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Raynaud's disease

[ rey-nohz ]
/ reɪˈnoʊz /
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noun Pathology.
a vascular disorder of unknown cause, characterized by recurrent episodes of blanching and numbness of the fingers and toes and sometimes the tip of the nose and ears, usually triggered by stress or exposure to cold.
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Origin of Raynaud's disease

1880–85; named after Maurice Raynaud (1834–81), French physician who described it
Dictionary.com Unabridged Based on the Random House Unabridged Dictionary, © Random House, Inc. 2021

How to use Raynaud's disease in a sentence

British Dictionary definitions for Raynaud's disease

Raynaud's disease
/ (ˈreɪnəʊz) /

noun
a disease, mainly affecting women, in which spasms in the blood vessels of the fingers or toes restrict blood flow to the affected part, which becomes pale, numb, and sometimes painfulOften shortened to: Raynaud's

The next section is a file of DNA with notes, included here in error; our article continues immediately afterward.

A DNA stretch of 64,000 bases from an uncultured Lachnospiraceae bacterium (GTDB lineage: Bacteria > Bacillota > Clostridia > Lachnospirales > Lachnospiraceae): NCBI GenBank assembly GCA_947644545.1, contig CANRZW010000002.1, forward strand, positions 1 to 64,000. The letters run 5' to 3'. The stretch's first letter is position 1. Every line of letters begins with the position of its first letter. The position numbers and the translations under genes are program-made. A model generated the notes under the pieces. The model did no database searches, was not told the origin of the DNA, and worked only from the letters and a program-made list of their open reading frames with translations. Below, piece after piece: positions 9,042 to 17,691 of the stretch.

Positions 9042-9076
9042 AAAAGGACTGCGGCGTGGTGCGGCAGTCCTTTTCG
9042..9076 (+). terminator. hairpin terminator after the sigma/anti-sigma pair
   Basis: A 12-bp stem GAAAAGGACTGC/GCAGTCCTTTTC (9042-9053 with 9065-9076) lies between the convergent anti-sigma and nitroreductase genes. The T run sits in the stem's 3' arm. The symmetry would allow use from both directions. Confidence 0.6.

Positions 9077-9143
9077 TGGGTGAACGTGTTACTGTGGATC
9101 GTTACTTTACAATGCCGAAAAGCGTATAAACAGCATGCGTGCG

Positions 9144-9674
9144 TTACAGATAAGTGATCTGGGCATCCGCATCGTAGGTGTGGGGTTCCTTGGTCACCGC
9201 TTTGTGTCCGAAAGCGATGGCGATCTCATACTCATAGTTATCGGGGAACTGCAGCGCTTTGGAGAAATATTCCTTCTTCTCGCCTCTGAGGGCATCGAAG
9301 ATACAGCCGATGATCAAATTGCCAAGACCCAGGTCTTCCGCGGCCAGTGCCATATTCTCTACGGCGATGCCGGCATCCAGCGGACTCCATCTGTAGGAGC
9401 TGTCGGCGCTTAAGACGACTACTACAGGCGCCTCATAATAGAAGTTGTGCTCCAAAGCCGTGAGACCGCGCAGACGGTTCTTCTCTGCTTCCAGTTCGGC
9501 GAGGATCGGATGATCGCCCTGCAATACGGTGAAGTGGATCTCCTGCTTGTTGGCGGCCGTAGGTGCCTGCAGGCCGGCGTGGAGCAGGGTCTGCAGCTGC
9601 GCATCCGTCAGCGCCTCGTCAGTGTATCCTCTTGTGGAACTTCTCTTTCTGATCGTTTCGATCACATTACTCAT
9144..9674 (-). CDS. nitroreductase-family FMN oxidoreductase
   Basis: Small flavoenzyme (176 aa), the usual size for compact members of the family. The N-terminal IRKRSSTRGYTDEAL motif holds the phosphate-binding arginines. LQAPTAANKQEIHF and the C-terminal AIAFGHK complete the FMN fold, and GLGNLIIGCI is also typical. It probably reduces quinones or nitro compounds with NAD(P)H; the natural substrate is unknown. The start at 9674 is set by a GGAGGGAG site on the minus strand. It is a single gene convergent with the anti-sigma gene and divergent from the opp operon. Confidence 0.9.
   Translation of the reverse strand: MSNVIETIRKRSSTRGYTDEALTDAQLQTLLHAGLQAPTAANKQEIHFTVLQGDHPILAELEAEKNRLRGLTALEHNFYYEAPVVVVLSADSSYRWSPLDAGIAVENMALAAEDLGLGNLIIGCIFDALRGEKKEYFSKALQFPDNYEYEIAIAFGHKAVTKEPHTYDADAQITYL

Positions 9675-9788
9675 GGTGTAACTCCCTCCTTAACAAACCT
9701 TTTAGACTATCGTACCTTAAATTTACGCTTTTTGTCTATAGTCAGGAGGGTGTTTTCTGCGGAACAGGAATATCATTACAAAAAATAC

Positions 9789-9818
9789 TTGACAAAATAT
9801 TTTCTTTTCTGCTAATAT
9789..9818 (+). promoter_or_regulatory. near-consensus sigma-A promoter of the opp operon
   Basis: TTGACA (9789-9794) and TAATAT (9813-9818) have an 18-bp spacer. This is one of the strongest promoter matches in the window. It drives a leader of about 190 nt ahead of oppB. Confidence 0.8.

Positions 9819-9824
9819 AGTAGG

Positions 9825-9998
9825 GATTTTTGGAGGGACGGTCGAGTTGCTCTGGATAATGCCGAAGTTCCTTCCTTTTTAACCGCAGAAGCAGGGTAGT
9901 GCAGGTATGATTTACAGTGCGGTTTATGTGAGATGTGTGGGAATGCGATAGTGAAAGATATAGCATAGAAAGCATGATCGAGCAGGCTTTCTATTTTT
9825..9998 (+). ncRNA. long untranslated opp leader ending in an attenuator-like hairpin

Word Origin for Raynaud's disease

named after Maurice Raynaud (1834–81), French physician who first described it
Collins English Dictionary - Complete & Unabridged 2012 Digital Edition © William Collins Sons & Co. Ltd. 1979, 1986 © HarperCollins Publishers 1998, 2000, 2003, 2005, 2006, 2007, 2009, 2012

Medical definitions for Raynaud's disease

Raynaud's disease
[ rā-nōz, rĕ- ]

n.
A circulatory disorder that affects the hands and feet, caused by insufficient blood supply to these parts and resulting in cyanosis, numbness, pain, and, in extreme cases, gangrene.Raynaud's syndrome
The American Heritage® Stedman's Medical Dictionary Copyright © 2002, 2001, 1995 by Houghton Mifflin Company. Published by Houghton Mifflin Company.
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